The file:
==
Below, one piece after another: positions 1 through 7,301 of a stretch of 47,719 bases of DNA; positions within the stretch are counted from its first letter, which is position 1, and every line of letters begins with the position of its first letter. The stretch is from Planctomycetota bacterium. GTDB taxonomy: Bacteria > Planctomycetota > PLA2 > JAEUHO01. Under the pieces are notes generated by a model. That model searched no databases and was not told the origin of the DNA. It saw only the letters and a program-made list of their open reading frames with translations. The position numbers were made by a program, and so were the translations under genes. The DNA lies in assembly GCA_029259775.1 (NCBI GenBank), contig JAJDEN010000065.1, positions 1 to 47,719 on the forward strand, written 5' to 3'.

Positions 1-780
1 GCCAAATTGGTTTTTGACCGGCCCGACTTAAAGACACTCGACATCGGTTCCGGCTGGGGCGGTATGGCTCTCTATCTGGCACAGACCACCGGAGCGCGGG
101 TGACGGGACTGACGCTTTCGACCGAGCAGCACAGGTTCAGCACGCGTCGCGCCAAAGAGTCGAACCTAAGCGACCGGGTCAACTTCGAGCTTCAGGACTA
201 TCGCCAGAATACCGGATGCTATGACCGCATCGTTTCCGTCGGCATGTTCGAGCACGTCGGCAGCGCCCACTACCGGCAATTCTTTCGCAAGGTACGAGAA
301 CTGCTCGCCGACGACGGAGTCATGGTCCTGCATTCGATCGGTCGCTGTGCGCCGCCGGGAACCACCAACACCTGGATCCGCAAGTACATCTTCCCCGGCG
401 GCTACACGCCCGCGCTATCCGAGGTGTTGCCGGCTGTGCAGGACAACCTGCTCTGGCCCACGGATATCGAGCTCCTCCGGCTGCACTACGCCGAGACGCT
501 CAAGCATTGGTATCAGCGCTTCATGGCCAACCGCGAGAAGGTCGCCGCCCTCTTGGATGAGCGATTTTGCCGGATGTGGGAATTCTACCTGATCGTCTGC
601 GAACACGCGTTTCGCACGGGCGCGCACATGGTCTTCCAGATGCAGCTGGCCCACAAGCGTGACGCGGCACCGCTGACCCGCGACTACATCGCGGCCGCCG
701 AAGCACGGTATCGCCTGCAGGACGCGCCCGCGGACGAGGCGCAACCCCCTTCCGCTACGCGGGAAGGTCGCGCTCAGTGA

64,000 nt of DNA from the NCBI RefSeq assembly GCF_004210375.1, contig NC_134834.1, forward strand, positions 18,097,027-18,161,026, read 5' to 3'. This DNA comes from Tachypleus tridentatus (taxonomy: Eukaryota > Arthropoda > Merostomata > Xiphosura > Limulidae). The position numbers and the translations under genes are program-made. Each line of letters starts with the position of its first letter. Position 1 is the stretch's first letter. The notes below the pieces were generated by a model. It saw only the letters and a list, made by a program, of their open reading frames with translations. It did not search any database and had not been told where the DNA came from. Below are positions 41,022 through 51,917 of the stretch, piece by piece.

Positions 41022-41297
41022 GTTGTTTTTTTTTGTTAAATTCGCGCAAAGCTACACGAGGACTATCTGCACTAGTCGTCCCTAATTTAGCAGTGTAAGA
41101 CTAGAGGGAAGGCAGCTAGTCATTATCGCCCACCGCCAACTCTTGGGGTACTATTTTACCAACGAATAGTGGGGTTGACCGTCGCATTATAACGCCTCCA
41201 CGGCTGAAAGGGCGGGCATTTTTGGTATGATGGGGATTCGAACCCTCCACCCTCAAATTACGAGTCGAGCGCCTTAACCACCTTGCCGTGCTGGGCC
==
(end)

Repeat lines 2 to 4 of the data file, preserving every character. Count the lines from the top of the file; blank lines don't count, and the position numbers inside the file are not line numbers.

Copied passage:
Positions 1-780
1 GCCAAATTGGTTTTTGACCGGCCCGACTTAAAGACACTCGACATCGGTTCCGGCTGGGGCGGTATGGCTCTCTATCTGGCACAGACCACCGGAGCGCGGG
101 TGACGGGACTGACGCTTTCGACCGAGCAGCACAGGTTCAGCACGCGTCGCGCCAAAGAGTCGAACCTAAGCGACCGGGTCAACTTCGAGCTTCAGGACTA